What servicing to do with 30 year old Carbon Cannister?

(JLo) #1

Good morning gents(afternoon across pond)

Any insight for replacing purge valve or bypassing the purge valve all together?
How about service to the carbon cannister?

(Maynard) #2

Don’t know about the valves, but you can cut open and replace the charcoal in the canister. Just buy activated charcoal from an aquarium store.

(Michael Garcia) #3

l would
drill a couple of little holes near the top to allow it to breathe…
but this isnt something l would recommend
unless l could plug them up

it would depend more on what the problem is,
what are your thoughts?

(JLo) #4

Thank you for advice.
No real issues with the exception that it’s 30 years old and I cannot imagine it is working as efficiently as it once did.

(Michael Garcia) #5

…on you tube
they have various videos addressing the canister, and insight as to refurbishing it.
Hope this helps

(Carl Hutchins, Jr. ) #6

I rely on the “if it ain’t broke, don’t fix it” adage.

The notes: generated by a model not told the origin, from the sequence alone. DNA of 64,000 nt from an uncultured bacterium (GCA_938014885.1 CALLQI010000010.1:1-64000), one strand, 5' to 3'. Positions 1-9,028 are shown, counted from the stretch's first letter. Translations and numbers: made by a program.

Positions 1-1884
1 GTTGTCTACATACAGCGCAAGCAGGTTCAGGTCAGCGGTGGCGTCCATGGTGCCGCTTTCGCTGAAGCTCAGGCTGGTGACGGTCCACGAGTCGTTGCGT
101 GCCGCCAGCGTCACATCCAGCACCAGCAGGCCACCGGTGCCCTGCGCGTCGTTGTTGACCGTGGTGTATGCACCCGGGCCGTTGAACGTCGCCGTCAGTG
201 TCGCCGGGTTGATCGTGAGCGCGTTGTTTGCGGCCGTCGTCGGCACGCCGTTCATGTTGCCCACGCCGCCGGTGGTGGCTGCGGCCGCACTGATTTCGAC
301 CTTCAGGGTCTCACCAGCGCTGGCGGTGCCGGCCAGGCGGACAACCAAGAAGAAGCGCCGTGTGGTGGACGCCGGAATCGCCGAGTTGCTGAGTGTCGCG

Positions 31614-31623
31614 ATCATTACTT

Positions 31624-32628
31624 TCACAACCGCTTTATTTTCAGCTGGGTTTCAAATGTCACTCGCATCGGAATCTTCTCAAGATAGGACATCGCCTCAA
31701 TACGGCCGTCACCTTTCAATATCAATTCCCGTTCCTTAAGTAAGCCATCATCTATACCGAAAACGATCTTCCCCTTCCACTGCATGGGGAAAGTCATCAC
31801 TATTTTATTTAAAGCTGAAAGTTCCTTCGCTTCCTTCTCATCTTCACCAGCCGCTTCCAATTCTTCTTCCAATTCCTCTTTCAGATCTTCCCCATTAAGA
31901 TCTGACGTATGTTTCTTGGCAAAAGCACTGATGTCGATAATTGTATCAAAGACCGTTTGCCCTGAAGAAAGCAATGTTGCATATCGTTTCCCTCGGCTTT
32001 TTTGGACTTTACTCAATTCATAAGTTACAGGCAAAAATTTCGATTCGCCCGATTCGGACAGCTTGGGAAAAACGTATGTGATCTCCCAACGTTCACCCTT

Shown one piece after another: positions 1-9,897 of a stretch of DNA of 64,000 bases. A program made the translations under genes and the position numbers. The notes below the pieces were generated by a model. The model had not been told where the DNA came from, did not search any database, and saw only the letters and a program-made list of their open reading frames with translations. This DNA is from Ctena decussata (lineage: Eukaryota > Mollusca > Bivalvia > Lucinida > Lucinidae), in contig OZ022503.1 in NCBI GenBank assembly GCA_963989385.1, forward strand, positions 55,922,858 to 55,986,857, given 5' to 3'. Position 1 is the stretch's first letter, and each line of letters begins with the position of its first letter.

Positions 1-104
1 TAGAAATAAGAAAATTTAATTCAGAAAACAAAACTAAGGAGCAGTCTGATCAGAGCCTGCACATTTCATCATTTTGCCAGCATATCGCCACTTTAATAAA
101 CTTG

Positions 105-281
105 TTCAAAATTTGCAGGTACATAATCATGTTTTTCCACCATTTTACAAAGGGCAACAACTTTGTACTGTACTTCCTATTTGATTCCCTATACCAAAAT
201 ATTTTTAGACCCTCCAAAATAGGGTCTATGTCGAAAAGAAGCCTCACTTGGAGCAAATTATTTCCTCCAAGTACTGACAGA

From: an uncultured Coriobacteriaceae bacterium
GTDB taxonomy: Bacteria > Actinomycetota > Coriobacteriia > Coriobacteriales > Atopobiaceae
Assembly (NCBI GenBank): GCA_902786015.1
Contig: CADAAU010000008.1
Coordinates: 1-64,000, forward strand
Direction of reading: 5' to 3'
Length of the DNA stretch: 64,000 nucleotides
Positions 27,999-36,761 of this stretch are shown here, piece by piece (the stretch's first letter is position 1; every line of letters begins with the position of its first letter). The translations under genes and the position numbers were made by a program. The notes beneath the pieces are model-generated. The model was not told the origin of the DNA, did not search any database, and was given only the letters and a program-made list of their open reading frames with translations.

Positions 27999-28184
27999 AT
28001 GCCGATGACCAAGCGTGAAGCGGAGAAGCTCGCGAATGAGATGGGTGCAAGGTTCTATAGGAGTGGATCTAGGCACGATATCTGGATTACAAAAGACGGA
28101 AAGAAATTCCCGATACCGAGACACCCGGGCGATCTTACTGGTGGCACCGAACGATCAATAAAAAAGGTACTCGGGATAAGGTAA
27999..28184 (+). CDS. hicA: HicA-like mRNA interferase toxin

As far as I know, the one in my 83 is original. No issues. When I installed the Lt1 I merely connected the cannister line to the purge on the LT1.

Even the CA SMOG referee passed it.

As a factoid. It is a GM product. I have a GM unit in my spares. Almost a dead ringer.

At some damage to the air we breathe, it can be dispensed with in it’s entirety.


(Kirbert - author of the Book, former owner of an '83 XJ-S H.E.) #7

In general, the carbon canister itself doesn’t need any service. If you wanna fiddle with it, you can open it up, bake all the carbon granules or just replace them with some from a tropical fish store, put them back in along with a coffee filter to hold them securely in place, and seal the container back up with aluminum tape.

Outside the carbon canister there are many things you can do. Whatever valves are used to control the venting of the tank, install inline fuel filters on either side of the valve arrangement to prevent crud from getting in and jamming the valves.

Whatever the vent valve scheme is, add a solenoid valve bypassing the whole thing such that, when the solenoid valve is open, the tank vent is directly connected to the carbon canister. Connect the solenoid valve to ignition so it opens whenever the ignition is on. If you have 3-wire oxygen sensors in your exhaust system, one of those three wires is sometimes a convenient spot to pull ignition-switched power from.

The carbon canister has an opening to atmosphere. It might just open into the compartment it’s in. Attach a hose leading outside or underneath the car.

(JLo) #8

Thank you Kirby great ideas. Looking forward to playing w it.